# Does anyone use cubic normal maps?

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I am trying to implement lighting in my planet renderer, using dot3 normal mapping. I am trying to store the normal map as a cube texture. The terrain is generated procedurally using Perlin Noise, and so the normal map will also be generated procedurally. I am trying to generate the normal map as follows: 1) Generate a cubic heightmap, by sampling the noise function at every pixel of the cube map. 2) Generate the normalmap from the heightmap (the resultant normal map will be in tangent space) 3) Convert the normalmap to object space by rotation I have succesfully implemented stage 1 - to test the heightmap, I applied the texture to the planet and all faces of the cube matched up seamlessly. However, I am having great problems with stage 2 - converting the heightmap to a normalmap. I have managed to generate each face of the normal cube map, and they look correct, however they do not match up seamlessly when applied to the planet. Here's a screenshot of what I mean: The problem is definitely not the heightmap. I think that the problem may be that I need to reverse the way in which the normals are encoded, for certain faces of the cube. For example, at the moment, I used do the following for EVERY face: color.red = ((normal.x + 1) / 2) * 255; color.green = ((normal.y + 1) / 2) * 255.0f; color.blue = ((normal.z + 1) / 2) * 255.0f; And maybe I should be doing something like the following: color.red = ((-normal.x + 1) / 2) * 255; color.green = ((-normal.y + 1) / 2) * 255.0f; color.blue = ((-normal.z + 1) / 2) * 255.0f; Does anyone else store normals in cube maps, or generate their own cubic normal maps procedurally. Any help that you may be able to give me would be eternally appreciated - its driving me nuts. Thanks in advance.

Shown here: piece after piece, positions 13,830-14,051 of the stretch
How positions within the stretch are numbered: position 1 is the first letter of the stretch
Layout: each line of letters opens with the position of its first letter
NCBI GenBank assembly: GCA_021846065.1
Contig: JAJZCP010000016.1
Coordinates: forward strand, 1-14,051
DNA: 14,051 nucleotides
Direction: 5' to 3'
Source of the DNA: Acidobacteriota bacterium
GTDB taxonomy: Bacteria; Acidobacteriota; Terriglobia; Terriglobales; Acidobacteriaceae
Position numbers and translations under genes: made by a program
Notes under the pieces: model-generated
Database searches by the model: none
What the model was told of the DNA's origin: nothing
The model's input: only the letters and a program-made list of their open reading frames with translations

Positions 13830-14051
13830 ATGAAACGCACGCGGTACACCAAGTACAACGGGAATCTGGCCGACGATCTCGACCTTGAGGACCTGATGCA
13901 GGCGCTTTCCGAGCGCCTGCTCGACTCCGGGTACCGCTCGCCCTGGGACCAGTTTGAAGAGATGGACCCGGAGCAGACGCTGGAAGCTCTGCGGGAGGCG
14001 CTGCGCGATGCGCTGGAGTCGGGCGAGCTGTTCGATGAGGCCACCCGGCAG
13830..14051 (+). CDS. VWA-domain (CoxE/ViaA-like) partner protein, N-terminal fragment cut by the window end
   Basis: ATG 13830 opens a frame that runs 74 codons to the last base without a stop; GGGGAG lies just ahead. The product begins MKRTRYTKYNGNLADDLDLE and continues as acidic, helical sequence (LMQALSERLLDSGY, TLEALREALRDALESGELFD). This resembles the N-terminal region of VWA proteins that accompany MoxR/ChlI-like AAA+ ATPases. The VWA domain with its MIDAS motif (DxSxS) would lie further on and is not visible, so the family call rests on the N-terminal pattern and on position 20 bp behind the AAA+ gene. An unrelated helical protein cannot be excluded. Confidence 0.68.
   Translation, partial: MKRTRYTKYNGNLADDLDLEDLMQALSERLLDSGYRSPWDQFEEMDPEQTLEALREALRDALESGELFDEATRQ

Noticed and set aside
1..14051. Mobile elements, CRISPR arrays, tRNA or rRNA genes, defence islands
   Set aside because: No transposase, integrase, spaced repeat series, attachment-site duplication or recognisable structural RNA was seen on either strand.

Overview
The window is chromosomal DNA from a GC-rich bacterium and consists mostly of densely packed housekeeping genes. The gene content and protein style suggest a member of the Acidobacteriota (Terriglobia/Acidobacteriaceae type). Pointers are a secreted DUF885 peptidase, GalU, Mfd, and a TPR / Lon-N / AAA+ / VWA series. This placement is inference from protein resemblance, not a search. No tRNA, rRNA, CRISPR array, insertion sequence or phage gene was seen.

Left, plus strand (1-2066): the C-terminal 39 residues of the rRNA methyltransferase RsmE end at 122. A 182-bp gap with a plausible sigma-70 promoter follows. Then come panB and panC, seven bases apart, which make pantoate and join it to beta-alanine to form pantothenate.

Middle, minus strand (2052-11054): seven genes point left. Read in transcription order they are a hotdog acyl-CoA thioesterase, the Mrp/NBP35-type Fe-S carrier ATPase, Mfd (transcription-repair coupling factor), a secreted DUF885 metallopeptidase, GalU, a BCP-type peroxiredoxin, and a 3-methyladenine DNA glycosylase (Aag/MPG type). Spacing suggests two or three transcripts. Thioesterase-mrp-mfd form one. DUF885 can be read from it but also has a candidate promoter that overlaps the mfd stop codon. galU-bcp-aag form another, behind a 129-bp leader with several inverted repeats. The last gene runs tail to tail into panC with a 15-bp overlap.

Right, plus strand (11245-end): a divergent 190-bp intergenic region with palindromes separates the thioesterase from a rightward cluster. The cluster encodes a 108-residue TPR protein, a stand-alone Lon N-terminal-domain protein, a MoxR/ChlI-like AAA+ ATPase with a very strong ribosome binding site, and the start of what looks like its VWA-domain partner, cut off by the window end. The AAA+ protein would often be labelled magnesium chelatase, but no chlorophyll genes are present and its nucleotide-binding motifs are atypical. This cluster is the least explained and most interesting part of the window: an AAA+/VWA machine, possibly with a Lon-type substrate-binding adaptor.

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I'm doing the same thing for planets.

I don't know the solution to your problem at the moment, but maybe I can give you some hints.

1) Did you guarantee that the height map is smooth at the seems? What I mean is: When you go from one cube face to the next, does the heightmap have a kink there?
If you have used a 2D noise generator, then your heightmap is by sure not smooth at the seems. This would explain the artifacts. Use a 3D noise generator. As input coordinates use the 3D coordinates of the tesselated cube faces.

2) How do the seems look when you disable the decal texture and set all heights to zero? If all heights are zero, the planet should look like a perfect sphere. If this is not the case, you've got "space problems", that means that there is an error in the tangent space rotation business. In this case, you could generate the normals directly in object space like this:

for each cube face f  // Height computation  for each vertex v of f    compute height h with 1+small factor*perlin3d(v)    normalize v to length h   // This projects v on the sphere to a height h, where height 1 means "sea level"  // Normal computation  Set all vertex normals to zero  for each triangle (v1,v2,v3) of face f    Compute face normal from the 3 vertices v1,v2,v3    Add face normal to vertex normals n1, n2, n3    Normalize all vertex normals  Store vertex normals in a normal map

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I think the problem is caused by the fact that the normal map is effectively the 1st derivative of the height map. The normal map is effectively the curvature of the surface, i.e. the first derivative of the height map. While the height maps may be seamless this does not imply that the normal map will be, the effective curvature at the seams between the height maps may not be continuous.

\______

The two lines above meet at a point, but their curvature does not match. If I remember the terminology correctly, they have C0 continuity, but not C1 or above. My tip would be to read up on spline/bezier curves and surfaces, particularly focusing on articles that discuss joining curves and surfaces to form seamless wholes. You should come across the concepts I mentioned here and they will probably be explained much better.

(edit: ascii art getting chopped :( Did there used to be a preview button? Or am I imagining things....)

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Thankyou very much for your replies.

1) Yes, I checked the cube heightmap both by applying it to the planet, and by tesselating it in a paint application. I use 3D normalized coordinates to input to the noise function